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Brisbane Airport Corporation hits the name Eagle Farm for six: Jim Carden's plan to scrap Queensland aviation history

Brisbane Airport Corporation's
Executive Manager Jim Carden
wants to dump an important
part of Queensland history from
the Brisbane Airport

It was disturbing to read the report in the City North News of 15 July 2010 that the Brisbane Airport Corporation is unhappy with its current suburb name of Eagle Farm under the Queensland Place Names Act and wants to change the name of the suburb surrounding the area to "Brisbane Airport".
And who is leading this idiotic charge - none other than BAC's usual spokesman Jim Carden.
Good one, Jim!
Jim seems to have a habit of regularly attracting the wrong sort of media attention. 
Just look at the recent debacle when the BAC unilaterally closed part of the vehicular drop-off area at the domestic terminal, creating one of the biggest traffic jams seen at the airport for many years.
That was called a "solution" one day and scrapped the very next day after Jim apparently realised his blunder.
How could you possibly solve a parking problem by blocking off half the car parking bays?

A few weeks before that, the Brisbane Airport became the laughing stock of the world when television reports around the globe showed cab drivers being arrested after complaining about the lack of taxi parking at the airport.
Now, everyone knows that Jim's ego is estimated to be as big as a couple of 747s but this latest stunt to dump the name Eagle Farm is nothing short of a disgrace.
Next, Jim Carden will want his own local government and the title of mayor to run his own personal fiefdom.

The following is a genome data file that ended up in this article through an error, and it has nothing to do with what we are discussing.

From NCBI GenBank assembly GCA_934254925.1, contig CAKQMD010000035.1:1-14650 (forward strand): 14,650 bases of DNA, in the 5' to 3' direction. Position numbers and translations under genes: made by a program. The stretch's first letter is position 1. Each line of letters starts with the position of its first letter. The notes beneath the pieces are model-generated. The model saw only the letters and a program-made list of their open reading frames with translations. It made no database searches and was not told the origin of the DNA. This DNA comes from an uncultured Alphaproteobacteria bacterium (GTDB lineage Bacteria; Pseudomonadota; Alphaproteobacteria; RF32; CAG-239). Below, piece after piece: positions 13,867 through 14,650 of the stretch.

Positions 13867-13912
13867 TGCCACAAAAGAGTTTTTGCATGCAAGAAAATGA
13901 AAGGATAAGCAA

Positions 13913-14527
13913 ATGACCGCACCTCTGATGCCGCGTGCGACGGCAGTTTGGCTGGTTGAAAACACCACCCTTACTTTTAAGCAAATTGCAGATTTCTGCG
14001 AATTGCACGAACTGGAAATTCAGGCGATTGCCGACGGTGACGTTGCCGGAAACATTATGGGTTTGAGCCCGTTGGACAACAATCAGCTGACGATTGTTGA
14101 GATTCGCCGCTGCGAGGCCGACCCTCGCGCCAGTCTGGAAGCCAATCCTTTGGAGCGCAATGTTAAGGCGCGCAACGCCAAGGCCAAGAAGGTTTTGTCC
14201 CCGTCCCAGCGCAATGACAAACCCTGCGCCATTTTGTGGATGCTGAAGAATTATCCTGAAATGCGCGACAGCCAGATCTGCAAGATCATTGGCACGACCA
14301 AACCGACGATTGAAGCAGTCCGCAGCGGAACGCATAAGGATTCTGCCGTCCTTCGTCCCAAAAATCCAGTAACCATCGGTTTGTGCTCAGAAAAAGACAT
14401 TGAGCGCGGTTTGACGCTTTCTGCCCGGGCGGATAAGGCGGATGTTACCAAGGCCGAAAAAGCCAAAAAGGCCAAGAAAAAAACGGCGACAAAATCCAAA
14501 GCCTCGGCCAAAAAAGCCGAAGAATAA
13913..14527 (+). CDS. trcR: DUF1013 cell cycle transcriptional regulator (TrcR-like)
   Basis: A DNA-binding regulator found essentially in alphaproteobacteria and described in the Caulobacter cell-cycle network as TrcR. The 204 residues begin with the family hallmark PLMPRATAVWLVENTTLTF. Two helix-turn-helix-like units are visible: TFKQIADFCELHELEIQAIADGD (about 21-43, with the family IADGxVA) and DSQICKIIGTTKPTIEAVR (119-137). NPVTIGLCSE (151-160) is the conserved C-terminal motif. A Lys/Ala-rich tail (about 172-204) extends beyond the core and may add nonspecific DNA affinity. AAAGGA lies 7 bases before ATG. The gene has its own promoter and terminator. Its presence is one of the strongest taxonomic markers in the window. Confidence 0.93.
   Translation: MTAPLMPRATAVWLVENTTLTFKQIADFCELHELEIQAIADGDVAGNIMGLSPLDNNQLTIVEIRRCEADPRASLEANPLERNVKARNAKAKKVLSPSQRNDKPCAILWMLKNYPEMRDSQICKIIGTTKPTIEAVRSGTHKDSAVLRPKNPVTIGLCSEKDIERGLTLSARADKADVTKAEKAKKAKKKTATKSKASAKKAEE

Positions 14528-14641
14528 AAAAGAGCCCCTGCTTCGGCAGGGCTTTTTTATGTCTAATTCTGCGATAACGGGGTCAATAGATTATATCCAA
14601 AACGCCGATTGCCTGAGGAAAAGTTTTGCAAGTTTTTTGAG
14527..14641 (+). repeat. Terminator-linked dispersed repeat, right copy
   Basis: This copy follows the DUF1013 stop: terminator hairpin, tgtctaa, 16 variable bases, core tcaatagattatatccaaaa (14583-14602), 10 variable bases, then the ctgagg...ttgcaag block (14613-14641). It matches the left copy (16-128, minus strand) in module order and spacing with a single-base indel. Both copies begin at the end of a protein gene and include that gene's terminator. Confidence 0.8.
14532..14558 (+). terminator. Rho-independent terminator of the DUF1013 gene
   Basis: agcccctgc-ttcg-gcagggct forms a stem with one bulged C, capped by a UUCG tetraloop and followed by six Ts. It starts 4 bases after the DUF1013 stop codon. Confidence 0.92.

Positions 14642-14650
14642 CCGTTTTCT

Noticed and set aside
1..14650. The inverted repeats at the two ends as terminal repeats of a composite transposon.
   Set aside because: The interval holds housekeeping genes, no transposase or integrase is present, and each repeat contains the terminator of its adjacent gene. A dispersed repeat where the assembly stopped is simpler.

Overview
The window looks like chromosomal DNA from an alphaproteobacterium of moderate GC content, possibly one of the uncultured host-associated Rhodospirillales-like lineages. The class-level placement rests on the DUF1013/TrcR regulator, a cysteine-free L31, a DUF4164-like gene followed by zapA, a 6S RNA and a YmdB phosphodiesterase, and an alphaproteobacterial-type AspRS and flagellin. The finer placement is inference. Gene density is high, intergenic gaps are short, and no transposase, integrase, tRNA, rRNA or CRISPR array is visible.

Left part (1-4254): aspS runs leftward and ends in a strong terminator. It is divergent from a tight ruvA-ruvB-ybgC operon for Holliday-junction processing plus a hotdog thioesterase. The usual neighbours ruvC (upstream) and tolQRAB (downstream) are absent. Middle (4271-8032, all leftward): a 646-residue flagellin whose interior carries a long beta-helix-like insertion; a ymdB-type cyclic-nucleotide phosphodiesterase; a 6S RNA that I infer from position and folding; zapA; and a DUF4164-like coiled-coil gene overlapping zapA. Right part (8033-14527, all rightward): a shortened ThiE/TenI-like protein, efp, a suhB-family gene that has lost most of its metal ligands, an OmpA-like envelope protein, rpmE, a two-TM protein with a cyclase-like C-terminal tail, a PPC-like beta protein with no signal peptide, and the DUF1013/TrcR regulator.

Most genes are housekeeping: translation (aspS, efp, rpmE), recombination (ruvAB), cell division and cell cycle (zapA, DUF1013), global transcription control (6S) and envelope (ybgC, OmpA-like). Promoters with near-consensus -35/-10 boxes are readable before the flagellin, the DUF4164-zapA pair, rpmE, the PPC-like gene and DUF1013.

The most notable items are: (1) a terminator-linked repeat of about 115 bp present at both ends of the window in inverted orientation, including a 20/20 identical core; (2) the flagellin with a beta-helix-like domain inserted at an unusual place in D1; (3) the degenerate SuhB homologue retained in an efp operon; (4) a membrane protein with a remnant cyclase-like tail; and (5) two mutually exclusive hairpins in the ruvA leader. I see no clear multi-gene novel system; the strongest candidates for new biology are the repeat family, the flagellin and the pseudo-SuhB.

This latest move is utterly offensive to every decent, fair-minded Queenslander.
The name Eagle Farm is synonymous worldwide as the home of aviation in Queensland.
Eagle Farm was first used as a landing strip in 1922 and became the home of Qantas in Brisbane in 1926.
On 9 June 1928, Sir Charles Kingsford Smith, Charles Ulm and two others landed in the Southern Cross at Eagle Farm airport at the end of the first crossing of the Pacific Ocean from Oakland, California.
16,000 people rushed to Eagle Farm to greet the Southern Cross.
Now, Jim Carden wants to dump this important link to the City of Brisbane into the depths of Moreton Bay.
Jim, you are out of your depth on this issue and it's about time you read and understood the important history of the Eagle Farm airport and its contribution to the City of Brisbane.
One scintilla of decency would see this crazy plan dropped immediately.

Jim, you are invited to have your say on this sensitive issue so that the people of Queensland can understand what is driving you with such desperation to abandon the name of Eagle Farm for the Brisbane Airport.
Your response is only an email click away.
This is the full online City North News report:

We want more: Darren Chambemain, Sarah Weldon, Hayley Cook.

BRISBANE Airport wants to follow in Teneriffe's footsteps and become an official suburb.

Brisbane Airport Corporation spokesman Jim Carden said they were applying to the State Government to change the area's name.

He said a variety of suburbs were currently used by businesses in the area including Eagle Farm, Hendra and Pinkenba.

``It's about clarity for hundreds of businesses in the airport,'' Mr Carden said.

``You've got 17,000 people and that workforce will effectively double in 20 years.''

Other cities have recognised their airports as suburbs or localities including Melbourne and Adelaide.

The name Brisbane Airport has also not been attached to a postcode, making it the only major mainland airport not to have its own digits.

``Brisbane Airport not only deserves this formal recognition, but more importantly the services of a post office to service this growing workforce,'' Mr Carden said.

``Formal recognition of the location is required by Australia Post to enable such postal services to be secured.''

He said they were not looking to compete with the CBD.

``I think it's about building our identity as a place of significance in Brisbane.''

There are 320 businesses in the area.

Significant institutions like the Royal Brisbane Hospital and the University of Queensland are other places with their own postcodes.